Rationale: Observational cohort studies are frequently used to measure the impact of therapies on the time to a particular outcome. Treatment often has a time-variant nature since it is frequently initiated at varying times during a patient's follow-up. Studies in the medical literature frequently ignore the time-dependent nature of treatment exposure. Survivor treatment bias can arise when the time dependent nature of treatment exposure is ignored since patients who survived to receive treatment may be healthier than patients who died prior to receipt of treatment.
Aims and objectives: The objective of the current study was to explicitly quantify the magnitude of survivor-treatment bias.
Methods: Monte Carlo simulations using parameters obtained from an analysis of patients admitted to hospital with a diagnosis of acute myocardial infarction in Ontario, Canada.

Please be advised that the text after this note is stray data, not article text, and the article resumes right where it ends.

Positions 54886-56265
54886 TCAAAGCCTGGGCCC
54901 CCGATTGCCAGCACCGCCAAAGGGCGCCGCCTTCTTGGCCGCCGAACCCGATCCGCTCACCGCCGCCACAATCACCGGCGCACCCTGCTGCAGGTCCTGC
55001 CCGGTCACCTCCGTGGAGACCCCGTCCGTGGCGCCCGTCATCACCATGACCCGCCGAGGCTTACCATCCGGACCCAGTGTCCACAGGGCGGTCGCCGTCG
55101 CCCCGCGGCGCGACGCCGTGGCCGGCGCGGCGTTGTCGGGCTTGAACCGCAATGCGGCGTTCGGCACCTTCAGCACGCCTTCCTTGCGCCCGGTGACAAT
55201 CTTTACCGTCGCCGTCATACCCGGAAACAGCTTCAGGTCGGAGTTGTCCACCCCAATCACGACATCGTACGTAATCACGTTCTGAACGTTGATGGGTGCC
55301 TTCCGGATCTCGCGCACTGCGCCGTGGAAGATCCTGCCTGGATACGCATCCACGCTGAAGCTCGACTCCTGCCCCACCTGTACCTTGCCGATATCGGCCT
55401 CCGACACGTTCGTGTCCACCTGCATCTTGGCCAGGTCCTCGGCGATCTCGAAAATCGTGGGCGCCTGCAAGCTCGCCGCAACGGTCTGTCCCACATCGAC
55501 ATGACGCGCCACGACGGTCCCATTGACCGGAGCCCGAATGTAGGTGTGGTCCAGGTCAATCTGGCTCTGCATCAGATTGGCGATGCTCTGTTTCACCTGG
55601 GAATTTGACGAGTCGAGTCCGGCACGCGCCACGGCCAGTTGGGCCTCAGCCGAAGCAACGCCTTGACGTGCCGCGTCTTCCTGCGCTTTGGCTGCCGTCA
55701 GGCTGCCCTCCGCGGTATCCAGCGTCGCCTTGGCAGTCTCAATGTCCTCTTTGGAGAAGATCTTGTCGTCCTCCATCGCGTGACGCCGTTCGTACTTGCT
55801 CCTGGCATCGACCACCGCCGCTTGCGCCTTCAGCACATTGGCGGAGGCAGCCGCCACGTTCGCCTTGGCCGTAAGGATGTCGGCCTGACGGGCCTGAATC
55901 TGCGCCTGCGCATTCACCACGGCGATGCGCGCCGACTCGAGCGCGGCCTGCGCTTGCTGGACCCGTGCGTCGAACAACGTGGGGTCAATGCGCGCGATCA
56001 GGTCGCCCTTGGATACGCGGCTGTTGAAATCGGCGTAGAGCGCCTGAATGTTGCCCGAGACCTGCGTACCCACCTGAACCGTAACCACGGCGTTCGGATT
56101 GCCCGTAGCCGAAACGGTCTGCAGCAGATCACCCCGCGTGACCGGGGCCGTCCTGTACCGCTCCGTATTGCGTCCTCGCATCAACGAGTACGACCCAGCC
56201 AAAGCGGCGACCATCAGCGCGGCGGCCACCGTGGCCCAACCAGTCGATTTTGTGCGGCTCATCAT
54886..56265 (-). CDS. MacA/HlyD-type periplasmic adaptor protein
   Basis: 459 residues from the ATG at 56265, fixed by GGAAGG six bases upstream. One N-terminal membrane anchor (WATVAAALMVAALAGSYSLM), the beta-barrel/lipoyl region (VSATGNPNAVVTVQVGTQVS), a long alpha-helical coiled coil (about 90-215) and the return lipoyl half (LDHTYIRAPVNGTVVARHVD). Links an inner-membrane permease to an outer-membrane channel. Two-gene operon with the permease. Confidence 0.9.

Results and conclusions: When the true treatment was null (hazard ratio of 1), estimated treatment effects varied from a 4% reduction in mortality to a reduction in mortality of 27% when the time varying nature of the treatment was ignored. Furthermore, survivor-treatment bias increased as the time required foe exposed patients to receive treatment increased. Similarly, survivor treatment bias was amplified as exposure was defined to be exposure at any time prior to mortality compared to exposure within a fixed time interval starting at the time origin. Ignoring the time-dependent nature of treatment results in overly optimistic estimates of treatment effects. Depending on the period required for patients to initiate therapy, treatments with no effect on survival can appear to be strongly associated with improved survival. The current study is the first to explicitly quantify the magnitude of bias that results from ignoring the time-varying nature of treatment exposure in survival studies.